All of the themes that play a role in "Winter Dreams" all relate to the American Dream. In contemporary society, we all want to achieve the dream, which is to live comfortably by having money, status, and privilege. The American Dream is the faith held through hard work, courage, and determination one can achieve a better life for oneself which is usually through financial prosperity. "Winter Dreams" relates to this faith. F. Scott Fitzgerald said, "It is the history of all aspiration not just the American Dream but the human dream and if I came at the end of it that too is a place in the line of the pioneers".
It's not impossible to be faced with at least one of these elements. For example, in contemporary society, there are immigrants who illegally enter into the United States because they want to achieve this American Dream. They see the United States as the country of milk and honey and full opportunity. Just during the last few weeks there has been rallies and controversy over these illegal immigrants entering this country. Esmeralda Santiago, an immigrant who grew up moving back and forth between the countryside and the city in Puerto Rico, came into the United States in 1961. By immigrating to the United States there were struggles. Not only did Esmeralda face crisis identity as a child but as she grew up she wanted to become successful. She attended a junior high school in Brooklyn and a Performing Arts High School in New York City. Later, she received a bachelor's degree from Harvard University and a master's degree from Sarah Lawrence College. Today, she lives in Westchester County, New York City with her husband and children and works as a writer. She continues writing and now she runs a film and media production company.
Emptiness plays a major role in relation to these illegal immigrants. They do not have stable jobs or careers and that means that they do not have as much money as they would like. This feeling motivates them to achieve their dream. Power and control is another element that these immigrants want. They want to have authority and dominance over their own money and their own lives. In the countries in which they live, they are not in control because power has taken over them. Esmeralda Santiago wasn't an illegal immigrant but she did face emptiness by the cultural identity that she endured. She wanted authority and dominance over her own life in order to become successful.
Immigrants also want to have freedom. Immigrants came to the United States in hopes of living in a "free world." They want a place where they are not told what to do or how to do it. They want a place where they could be free. They do not just want to have freedom and respect by a government, but they want freedom in their lives such as working, having money, and supporting their families. Even though Esmeralda was thirteen years old when she immigrated to America, she still thought about being free and having her own independence. Sometimes the dreams that immigrants have are an illusion. The appearances of America are a deception to some immigrants. All of the elements that give the impression of America as a country of opportunity from the money, freedom, power and control, are all media hype. These illusions deceive the mind, making it appear that all Americans have the American Dream, and in reality we all don't. In conclusion, all of these things play a role into the American Dream. The most important thing is not to let it disappoint you. And don't be so overwhelmed in the dream to the point of letting it deceive you by the power of illusion.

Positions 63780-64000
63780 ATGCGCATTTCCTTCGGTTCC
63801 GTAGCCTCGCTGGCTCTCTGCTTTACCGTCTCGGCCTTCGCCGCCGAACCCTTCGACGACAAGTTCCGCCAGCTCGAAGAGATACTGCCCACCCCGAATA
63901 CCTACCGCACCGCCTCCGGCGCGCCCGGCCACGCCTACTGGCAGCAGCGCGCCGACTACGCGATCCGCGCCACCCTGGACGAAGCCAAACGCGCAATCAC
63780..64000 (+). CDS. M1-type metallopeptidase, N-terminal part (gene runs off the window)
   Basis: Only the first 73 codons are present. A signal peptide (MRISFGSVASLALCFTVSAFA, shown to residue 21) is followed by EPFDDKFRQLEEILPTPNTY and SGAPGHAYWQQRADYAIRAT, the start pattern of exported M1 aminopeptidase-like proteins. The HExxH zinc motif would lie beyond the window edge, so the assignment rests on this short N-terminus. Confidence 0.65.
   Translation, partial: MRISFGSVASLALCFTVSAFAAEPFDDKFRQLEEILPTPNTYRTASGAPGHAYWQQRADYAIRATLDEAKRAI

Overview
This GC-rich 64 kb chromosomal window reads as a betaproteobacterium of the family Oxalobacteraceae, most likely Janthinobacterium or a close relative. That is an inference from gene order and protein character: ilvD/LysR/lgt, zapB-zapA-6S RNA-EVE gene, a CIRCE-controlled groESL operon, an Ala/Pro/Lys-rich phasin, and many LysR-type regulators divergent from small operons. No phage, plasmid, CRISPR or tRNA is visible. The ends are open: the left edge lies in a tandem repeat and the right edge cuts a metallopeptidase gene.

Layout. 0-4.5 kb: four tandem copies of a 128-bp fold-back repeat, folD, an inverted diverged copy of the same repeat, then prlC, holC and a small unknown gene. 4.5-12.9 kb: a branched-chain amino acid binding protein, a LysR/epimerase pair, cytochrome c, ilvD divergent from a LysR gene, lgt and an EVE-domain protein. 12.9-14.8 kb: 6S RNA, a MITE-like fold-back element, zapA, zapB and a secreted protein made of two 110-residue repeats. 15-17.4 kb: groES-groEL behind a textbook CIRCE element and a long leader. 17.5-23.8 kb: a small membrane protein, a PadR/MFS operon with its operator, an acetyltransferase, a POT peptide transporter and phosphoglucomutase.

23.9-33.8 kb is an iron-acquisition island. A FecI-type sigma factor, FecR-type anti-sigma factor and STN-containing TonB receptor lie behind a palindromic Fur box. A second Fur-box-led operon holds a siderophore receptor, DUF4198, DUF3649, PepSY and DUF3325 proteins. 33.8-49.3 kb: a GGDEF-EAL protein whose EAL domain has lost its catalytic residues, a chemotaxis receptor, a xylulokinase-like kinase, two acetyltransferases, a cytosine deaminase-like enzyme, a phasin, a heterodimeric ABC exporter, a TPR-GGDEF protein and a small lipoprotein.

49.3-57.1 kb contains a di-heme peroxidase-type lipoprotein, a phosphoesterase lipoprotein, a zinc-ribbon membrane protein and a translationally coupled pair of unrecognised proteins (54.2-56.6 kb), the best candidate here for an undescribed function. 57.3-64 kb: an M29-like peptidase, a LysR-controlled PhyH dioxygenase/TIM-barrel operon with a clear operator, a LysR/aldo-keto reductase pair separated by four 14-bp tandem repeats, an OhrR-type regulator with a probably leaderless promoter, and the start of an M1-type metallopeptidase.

A person might oppose this idea and say that a dream is not an illusion. The person might say that Dexter Green achieved his dream, which was making money and having status. In the short story it says, "He made money. It was rather amazing". Then it says, "â€¦ Dexter borrowed a thousand dollars on his college degree and his confident mouth, and bought a partnership in a laundry. It was a small laundry when he went into it
How can a dream be an illusion when many people in contemporary society actually achieve it? We never hear stories of fellow immigrants who did not achieve their dream, so it appears as if many immigrants are achieving it. Dexter Green only achieved half of his dream. Judy Garland once said, "We cast away priceless times in dreams, born of imagination, fed upon illusion, and put to death by reality." Dexter's dreams was ruined by reality and many immigrants and their dreams are also ruined because they are so caught into the illusion, under the impression that everyone in America has the American Dream, only to be disappointed when they do not fully achieve it.
"Winter Dreams" explores these themes very thoroughly. Each theme relates to one another but they all reach towards the American Dream and that is something a person must capture without letting it take over. It's a goal that progresses through time and not by impatience. If you chase the dream too much, you are bound to be disappointed at the outcome. The dream can deceive the mind to make it look wonderful and astonishing. But look deep and not at the surface, because the surface always shows the unreal. If you look into the depths, you will see the reality. We put so much into our dreams that we forget about reality.